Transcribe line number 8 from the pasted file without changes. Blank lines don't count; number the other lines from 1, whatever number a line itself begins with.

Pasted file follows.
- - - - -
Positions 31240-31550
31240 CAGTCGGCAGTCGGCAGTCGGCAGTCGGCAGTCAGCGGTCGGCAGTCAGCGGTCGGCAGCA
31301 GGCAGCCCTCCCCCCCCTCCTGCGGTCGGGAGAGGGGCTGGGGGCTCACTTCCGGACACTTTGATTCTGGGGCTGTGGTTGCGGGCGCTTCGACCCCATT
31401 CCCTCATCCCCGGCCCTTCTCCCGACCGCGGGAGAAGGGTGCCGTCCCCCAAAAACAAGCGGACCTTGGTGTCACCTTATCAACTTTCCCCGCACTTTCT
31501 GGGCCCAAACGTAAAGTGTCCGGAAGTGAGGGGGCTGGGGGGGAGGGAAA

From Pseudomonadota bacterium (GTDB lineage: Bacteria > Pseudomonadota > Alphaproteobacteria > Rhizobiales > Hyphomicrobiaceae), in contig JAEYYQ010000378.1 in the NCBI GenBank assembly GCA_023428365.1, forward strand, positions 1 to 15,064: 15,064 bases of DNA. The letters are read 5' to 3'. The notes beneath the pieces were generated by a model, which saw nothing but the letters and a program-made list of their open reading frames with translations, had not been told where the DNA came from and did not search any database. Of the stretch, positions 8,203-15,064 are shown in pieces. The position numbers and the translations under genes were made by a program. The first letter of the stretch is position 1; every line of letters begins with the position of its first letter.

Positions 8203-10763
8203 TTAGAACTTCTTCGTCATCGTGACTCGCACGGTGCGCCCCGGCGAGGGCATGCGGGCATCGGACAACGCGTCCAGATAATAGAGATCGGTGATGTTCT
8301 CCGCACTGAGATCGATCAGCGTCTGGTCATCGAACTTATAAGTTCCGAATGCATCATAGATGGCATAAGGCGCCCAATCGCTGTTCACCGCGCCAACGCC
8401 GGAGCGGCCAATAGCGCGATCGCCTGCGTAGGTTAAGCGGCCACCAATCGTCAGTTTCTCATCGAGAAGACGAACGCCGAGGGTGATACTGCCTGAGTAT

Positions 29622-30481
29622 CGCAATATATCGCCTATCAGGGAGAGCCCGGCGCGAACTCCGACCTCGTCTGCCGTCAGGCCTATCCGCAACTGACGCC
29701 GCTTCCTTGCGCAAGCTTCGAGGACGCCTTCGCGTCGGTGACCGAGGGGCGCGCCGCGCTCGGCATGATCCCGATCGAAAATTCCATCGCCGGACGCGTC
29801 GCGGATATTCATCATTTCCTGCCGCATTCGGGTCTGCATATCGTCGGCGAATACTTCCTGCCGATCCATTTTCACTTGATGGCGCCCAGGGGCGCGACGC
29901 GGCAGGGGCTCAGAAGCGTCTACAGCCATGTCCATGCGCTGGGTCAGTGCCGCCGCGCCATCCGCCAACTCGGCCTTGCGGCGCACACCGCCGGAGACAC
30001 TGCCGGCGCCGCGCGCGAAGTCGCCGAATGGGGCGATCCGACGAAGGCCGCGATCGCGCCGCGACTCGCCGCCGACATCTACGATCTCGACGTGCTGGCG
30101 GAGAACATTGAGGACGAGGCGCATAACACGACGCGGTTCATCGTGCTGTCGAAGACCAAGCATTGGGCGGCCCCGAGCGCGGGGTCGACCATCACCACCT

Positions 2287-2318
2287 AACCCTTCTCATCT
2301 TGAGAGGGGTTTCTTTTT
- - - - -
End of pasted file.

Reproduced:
8203 TTAGAACTTCTTCGTCATCGTGACTCGCACGGTGCGCCCCGGCGAGGGCATGCGGGCATCGGACAACGCGTCCAGATAATAGAGATCGGTGATGTTCT